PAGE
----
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Dec 2, 2010 03:38 PM

DC area trip report: Latin Dim Sum, Zaytinya, Hai Duong, Hunan Palace

For Thanksgiving my husband and I traveled from the San Francisco area to northern VA to visit relatives. We then stayed two nights in DC since it's been a while since we've toured the sights.

Since I enjoy unique dishes, I really wanted to try minibar but sadly it was closed on the nights we had free. When I heard that the Latin Dim Sum at Cafe Atlantico had some of the same dishes, I immedately made a reservation and showed up at lunchtime on Sunday. We ordered the Chef's Tasting Menu and in quick succession were brought 14 or 15 modern and traditional Latin dishes with a twist. Most dishes were quite small -- just a bite or two -- but fortunately at the end of the savory courses we were given an option to repeat the courses we liked best, else we would have left hungry. Our favorite dishes were the tuna ceviche with coconut, fried egg with black beans, pork belly confit, and pan dulce. While some of the dishes were quite delicious, overall the experience was just so-so, with some dishes being boring and others not quite working as well as they could. The most best part of the meal was the cocktails: the "Magic Mojito" was absolutely wonderful and quite the show, and the special Bloody Mary, while not that tasty, was an intriguing interplay of tomato water and celery salt foam.

For lunch the next day we stopped by the Breadline. The merguez sausage sandwich was good, but the chicken & goat cheese sandwich didn't quite work for me, with the French bread being a bit too crusty IMO for a sandwich and the flavor combinations not gelling well. I actually liked our lunch at the Corner Bakery, across the street from our hotel, better the next day -- the chile & chicken panini there was super delicious!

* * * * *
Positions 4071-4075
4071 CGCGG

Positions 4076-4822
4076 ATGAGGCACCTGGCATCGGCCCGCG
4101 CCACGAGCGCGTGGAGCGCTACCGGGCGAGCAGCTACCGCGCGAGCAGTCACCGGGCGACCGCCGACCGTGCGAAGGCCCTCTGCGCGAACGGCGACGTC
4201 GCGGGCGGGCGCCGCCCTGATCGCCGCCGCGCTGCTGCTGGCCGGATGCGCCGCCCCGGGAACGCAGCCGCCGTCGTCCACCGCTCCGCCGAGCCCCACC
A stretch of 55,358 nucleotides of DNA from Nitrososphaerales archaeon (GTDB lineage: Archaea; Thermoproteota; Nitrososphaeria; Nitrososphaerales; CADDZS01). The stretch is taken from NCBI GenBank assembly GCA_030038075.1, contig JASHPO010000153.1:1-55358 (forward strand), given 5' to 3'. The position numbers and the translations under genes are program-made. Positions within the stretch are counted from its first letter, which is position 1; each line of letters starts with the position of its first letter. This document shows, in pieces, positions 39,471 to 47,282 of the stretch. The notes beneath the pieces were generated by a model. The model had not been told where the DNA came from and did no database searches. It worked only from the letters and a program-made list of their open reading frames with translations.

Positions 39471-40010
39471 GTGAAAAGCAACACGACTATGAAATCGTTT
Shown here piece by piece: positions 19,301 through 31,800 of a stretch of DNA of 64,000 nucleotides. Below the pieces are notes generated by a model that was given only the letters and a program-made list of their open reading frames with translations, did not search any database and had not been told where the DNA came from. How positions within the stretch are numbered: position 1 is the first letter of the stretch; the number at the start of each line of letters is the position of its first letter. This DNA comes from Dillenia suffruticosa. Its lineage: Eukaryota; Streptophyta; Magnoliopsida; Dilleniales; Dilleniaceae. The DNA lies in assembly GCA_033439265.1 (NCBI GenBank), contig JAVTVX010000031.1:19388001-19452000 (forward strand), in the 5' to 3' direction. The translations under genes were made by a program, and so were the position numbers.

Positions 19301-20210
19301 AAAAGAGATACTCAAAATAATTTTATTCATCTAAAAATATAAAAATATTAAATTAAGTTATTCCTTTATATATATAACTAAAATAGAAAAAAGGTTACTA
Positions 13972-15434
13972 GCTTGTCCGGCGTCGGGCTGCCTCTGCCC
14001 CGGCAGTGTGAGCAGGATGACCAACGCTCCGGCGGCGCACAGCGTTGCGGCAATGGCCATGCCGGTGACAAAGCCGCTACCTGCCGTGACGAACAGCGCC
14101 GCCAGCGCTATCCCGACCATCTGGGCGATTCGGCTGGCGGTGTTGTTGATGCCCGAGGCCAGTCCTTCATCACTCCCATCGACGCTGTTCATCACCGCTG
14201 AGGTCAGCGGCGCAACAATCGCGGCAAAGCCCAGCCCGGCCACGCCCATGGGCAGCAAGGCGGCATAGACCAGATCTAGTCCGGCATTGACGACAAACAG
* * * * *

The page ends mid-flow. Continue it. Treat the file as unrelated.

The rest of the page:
Despite being uncertain about Jose Andres after our Cafe Atlantico experience, we gave him another chance by going to Zaytinya for dinner on Monday. Zaytinya is a very different restaurant, with trendy decor, walls of glass and a Greek / Turkish influenced menu. We ordered a bunch of mezze, our favorites being the lamb chops, pipe dreams cheese, and zucchini/cheese patties. The crispy eggplant, duck, and dill shrimp ranged from boring to just okay. The wine list was intriguing, with selections from Lebanon which we've never seen. The meal was fine but we wouldn't be rushing back.

We also had cocktails Monday eve at POV, the rooftop bar at our hotel (the W) -- the view was absolutely amazing, and my Whiskey S'More cocktail (really a hot chocolate with Drambuie) was exceptionally good. The service was full of themselves, and my hubby's ginger beer cocktail was just okay, but I'd love to come back when it's warmer to admire the view again.

While in NOVA, we visited my husband's cousin and asked to be taken to the Eden Mall for dinner. As a side note, my husband and his cousin are both Vietnamese (I'm not). We were a bit disappointed that the mall itself was a standard Vietnamese strip mall, which are a dime a dozen in the SF area. At Hai Duong we ordered the fish skewers with dill (very prettily presented but a tiny portion, and not as delicious as our go-to place in San Jose's Century Mall), the curry goat (nice flavor but lacking depth, and some of the goat was tough and dry), and quail (large portion, really big quail) -- the quail were by far the star of the show. Most families around us were having noodle soups, so that might be the thing to get in addition to the quail.